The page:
MYTUTOR SUBJECT ANSWERS

102 views

Explain Hume’s Argument Against Miracles

Firstly, we must begin with what Hume defines miracles as. Hume states that a miracle is “a transgression of a law of nature by a particular volition of the deity or by the interposition of some invisible agent”. By this, Hume means to suggest that a miracle is a breaking of a law of nature by the choice and action of a God or supernatural power.

Hume sets up this definition in order to counter with five main arguments.

1) “A wise man proportions his belief to the evidence”.  Here, Hume means to suggest that a wise man considers which side is supported by the most evidence. Everitt calls this the proportionality principle. For example, if we take the miracle of Jesus walking on water from the bible, Hume would suggest that there is more evidence to support the fact people cannot walk on water rather than the one time that Jesus did, and so we should not believe it.

2) Hume also says that we must choose the lesser miracle. Hume here points to Ockham’s Razor as support for this, which basically states that the simplest explanation is usually the correct one. In order for a miracle to be true, denial of the miracle would have to be more miraculous than its acceptance. If we took the example of Jesus being resurrected, Hume would suggest that we consider what is more likely: that those making the claim are mistaken, or that Jesus actually came back to life? Here Hume would argue we must logically choose the first option.

3) Hume also suggests that with all claims of miracles made, there is inadequate witness testimony. Witnesses must, according to Hume, be well educated and intelligent. They should have a reputation to lose and nothing to gain from their claim. There must be a “sufficient number” of witnesses in order for a claim to be considered. Hume also states that humans love the fantastic and want to believe in miracles, and believers desire to promote their religion. As a result, Hume argues that many, if not all, claims of miracles in current sources are inadequate and should be dismissed.

4) Following this, Hume also claims that miracles often come from “ignorant and barbarous nations”, making accounts of miracles unreliable. For example, many of the claims of miracles within the bible are made by poor, uneducated fishermen and peasants, which Hume argues is not an adequate source.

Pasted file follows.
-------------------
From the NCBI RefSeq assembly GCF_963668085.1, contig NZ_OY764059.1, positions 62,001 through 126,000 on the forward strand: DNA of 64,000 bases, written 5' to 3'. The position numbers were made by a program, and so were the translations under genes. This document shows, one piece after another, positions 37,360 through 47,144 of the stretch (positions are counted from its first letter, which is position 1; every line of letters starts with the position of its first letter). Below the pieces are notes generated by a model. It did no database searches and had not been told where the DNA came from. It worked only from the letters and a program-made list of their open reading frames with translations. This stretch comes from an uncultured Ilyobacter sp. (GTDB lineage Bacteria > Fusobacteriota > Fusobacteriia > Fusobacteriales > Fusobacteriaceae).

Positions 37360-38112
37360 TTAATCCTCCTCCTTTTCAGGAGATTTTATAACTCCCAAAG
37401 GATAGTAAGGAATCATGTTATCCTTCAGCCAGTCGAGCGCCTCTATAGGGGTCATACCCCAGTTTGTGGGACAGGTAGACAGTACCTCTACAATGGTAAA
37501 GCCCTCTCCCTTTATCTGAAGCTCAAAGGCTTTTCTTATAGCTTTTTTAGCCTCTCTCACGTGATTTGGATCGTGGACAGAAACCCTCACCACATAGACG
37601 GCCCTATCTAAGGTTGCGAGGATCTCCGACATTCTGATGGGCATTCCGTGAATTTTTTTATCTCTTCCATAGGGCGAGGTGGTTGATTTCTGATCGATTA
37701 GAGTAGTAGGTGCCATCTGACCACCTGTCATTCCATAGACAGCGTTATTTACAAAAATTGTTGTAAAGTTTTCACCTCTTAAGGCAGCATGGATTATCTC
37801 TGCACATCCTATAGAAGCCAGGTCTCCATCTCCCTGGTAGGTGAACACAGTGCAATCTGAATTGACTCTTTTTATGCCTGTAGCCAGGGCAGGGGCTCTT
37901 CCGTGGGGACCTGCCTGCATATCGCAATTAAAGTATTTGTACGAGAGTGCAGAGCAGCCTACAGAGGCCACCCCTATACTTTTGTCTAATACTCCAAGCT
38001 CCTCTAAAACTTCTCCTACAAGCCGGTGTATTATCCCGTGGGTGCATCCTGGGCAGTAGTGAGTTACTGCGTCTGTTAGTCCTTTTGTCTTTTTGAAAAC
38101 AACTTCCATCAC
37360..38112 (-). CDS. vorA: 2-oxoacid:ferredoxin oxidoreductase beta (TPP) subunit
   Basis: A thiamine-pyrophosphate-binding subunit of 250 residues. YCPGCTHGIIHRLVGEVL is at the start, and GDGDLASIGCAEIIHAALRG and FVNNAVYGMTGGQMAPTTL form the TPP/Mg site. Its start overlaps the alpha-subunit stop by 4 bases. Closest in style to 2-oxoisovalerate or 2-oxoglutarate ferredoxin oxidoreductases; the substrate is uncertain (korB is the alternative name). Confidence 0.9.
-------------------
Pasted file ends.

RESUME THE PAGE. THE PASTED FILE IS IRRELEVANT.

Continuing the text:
5) Finally, Hume argues that miracles in other religions cancel each other out. Miracles from Hinduism or Buddhism, he argues, cancels out those from Christianity of Islam. As such, Hume suggests that instead of picking just one to believe in, we should deny them all.

Patrick S. A Level Philosophy tutor, GCSE Philosophy tutor, A Level P...

3 months ago

Answered by Patrick, an A Level Philosophy tutor with MyTutor

Still stuck? Get one-to-one help from a personally interviewed subject specialist

16 SUBJECT SPECIALISTS

£20 /hr

Lily B.

Degree: Philosophy and Politics (Bachelors) - Bristol University

Subjects offered: Philosophy, Politics+ 7 more

Philosophy
Politics
Philosophy and Ethics
Government and Politics
Geography
Extended Project Qualification
English Literature
English Language

“About Me I am in my final year of a BSc in Philosophy and Politics, discovering that the world is a lot more complicated than I had first presumed! In Philosophy, I am particularly interested in the mind and the artificial intelligenc...”

MyTutor guarantee

£24 /hr

Jack Robert C.

Degree: Masters of Letters in Intellectual History (Masters) - St. Andrews Unversity University

Subjects offered: Philosophy, Politics+ 2 more

Philosophy
Politics
History
English

“The beckoning of an authentic life shattered my soul around the age of twelve, falling into anabyss where the light of Philosophy and study of the academic disciplines redeemed my existence and became my redemption. I am now happy in ...”

£20 /hr

Juliet M.

Degree: Philosophy (Bachelors) - Durham University

Subjects offered: Philosophy, History+ 2 more

Philosophy
History
English Literature
Dutch

“Hello! My name is Juliet and I am a philosophy student at Durham University. I also takeEnglish Literature modules as I have a genuine love for reading and writing.I have strong communicative skills and am able to condense informatio...”

About the author

£20 /hr

Patrick S.

Degree: Philosophy (Bachelors) - Bristol University

Subjects offered: Philosophy, Philosophy and Ethics+ 1 more

Philosophy
Philosophy and Ethics
English Literature

“Having grown up around numerous teachers, I have always had a natural comfort in teaching environments. As a result, it is not surprising that teaching is my long term goal with my degree, or that I have spent much of my time accumula...”

MyTutor guarantee

You may also like...

Posts by Patrick

Critically Analyse Anselm’s First Ontological Argument

Explain Hume’s Argument Against Miracles

Explain Joseph Fletcher’s Approach to Ethics

Explain Paley’s Teleological Argument

Other A Level Philosophy questions

Explain Paley’s Teleological Argument

Why might moral reasoning be a problem for moral non-cognitivism?

To what extent (if any) do your preconceived ideas affect what you see? Is this a problem for foundationalism?

How qualified are you to help me

View A Level Philosophy tutors

Cookies:

We use cookies to improve our service. By continuing to use this website, we'll assume that you're OK with this. Dismiss

mtw:mercury1:status:ok